When the folks from BlackBerry brought out Alicia Keys as a global creative director at their big launch on Wednesday, you know they were pulling out all the stops.
The devices they unveiled are not bad too. The Z10, a sleek smartphone with a 4.3-inch screen and support for 4G networks, looks the part. As does the Q10, a smaller device with a keyboard that should appeal to BlackBerry fans.
More important, of course, is the BlackBerry 10 operating system. It introduces a number of interesting features that set BlackBerry apart from Android, iOS and also Windows Phone.
For example, a “hub” feature centralises all your activities, like Facebook and SMS messages, in a single location for easy access. Then a “peek” feature gives you a nice preview of, say, your BlackBerry Messenger inbox while you are on a browser screen, without you having to switch apps.
There’s no question BlackBerry is still a great interface designer. Its earlier PlayBook tablet, despite being a dud in sales, had a really smooth interface and a handy design. Sadly, in a misguided bid to protect BlackBerry phone sales, the company “crippled” the tablet by forcing users to access many of the features with a separate BlackBerry phone.
No such problems exist, the new company will hope, with the new BlackBerry 10 operating system and devices. Though much-delayed, they look like the result of a focused effort.
Unfortunately, time is not on their side. In the past few years, BlackBerry has gone off the radar for many smartphone users. Even in BlackBerry-crazy Indonesia, where the proprietary BlackBerry Messenger service is very popular, users have bought more Android devices.
For 2012, BlackBerry is expected to have had only 4.7 per cent of the market, while Android and iOS gobbled up about 90 per cent of it, according to research firm IDC.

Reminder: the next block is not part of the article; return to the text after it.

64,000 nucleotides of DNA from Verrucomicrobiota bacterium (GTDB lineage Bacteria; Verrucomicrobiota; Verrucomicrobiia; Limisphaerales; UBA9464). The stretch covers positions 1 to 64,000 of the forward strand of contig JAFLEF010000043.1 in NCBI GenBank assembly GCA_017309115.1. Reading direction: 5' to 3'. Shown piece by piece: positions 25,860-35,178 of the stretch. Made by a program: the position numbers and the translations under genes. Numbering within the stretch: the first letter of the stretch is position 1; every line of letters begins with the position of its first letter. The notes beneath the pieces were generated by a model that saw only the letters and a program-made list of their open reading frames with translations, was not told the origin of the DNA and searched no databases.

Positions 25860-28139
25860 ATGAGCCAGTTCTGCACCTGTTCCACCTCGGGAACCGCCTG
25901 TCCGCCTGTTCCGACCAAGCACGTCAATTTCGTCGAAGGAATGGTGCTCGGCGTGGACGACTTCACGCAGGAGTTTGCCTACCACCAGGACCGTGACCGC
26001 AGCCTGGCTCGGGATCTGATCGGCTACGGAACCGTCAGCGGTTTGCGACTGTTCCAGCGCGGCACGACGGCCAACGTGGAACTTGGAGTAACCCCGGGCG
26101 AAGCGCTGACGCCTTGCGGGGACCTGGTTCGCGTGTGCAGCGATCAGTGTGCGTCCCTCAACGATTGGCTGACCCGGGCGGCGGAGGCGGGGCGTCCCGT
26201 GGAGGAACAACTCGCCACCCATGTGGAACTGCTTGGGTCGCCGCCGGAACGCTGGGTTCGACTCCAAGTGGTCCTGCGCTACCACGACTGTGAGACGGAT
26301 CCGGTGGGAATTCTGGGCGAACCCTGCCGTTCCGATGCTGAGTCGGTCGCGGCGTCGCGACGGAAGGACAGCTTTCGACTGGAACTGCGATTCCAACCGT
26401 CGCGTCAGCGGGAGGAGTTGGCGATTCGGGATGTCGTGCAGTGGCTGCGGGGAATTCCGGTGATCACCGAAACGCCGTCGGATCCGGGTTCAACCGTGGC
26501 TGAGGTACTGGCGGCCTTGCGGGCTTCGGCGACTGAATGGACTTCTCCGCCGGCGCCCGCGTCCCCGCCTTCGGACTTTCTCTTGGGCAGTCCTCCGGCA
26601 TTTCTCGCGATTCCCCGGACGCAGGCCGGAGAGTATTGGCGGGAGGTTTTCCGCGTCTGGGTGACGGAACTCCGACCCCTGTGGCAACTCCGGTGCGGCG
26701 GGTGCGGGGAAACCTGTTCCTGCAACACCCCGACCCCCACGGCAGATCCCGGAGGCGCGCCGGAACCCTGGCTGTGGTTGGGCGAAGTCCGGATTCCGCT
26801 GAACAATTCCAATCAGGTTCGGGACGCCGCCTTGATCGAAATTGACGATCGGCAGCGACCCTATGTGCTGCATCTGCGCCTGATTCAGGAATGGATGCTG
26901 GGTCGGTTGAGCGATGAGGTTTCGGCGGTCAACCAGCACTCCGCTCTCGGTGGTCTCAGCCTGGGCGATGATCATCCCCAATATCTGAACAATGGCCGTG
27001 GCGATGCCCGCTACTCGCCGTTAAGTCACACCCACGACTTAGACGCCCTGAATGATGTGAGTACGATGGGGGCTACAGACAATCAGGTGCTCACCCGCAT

Don’t forget Microsoft’s Windows Phone either. Nokia shipped 4.4 million Windows Phone-based Lumias in the fourth quarter of 2012, beating expectations. It will be a competitor as well.
Can BlackBerry do the same? You can be optimistic, if you consider that BlackBerry has a possibly more loyal following than Windows Phone, who might continue to buy BlackBerry devices in 2013. Plus, BlackBerry 10 does have 70,000 new apps at launch, an important feat that underlines developer support.
But I’d stick with my earlier prediction that BlackBerry, formerly known as Research in Motion, will struggle this year. The devices are quite late to the game and users who have moved on will find it hard to move back from a larger-screen, sleeker Android phone or iPhone.
There’s also that inertia of having to look up all the apps you already have and seek alternatives to those that are not on the new operating system. Just ask iPhone users who suddenly had to use Apple’s much-disliked maps, instead of Google Maps, after the initial switch to iOS 6.
BlackBerry may have made messaging on the go a real treat for many users, but those days are long in the past. Now, it has to hope that people will take a chance on it again.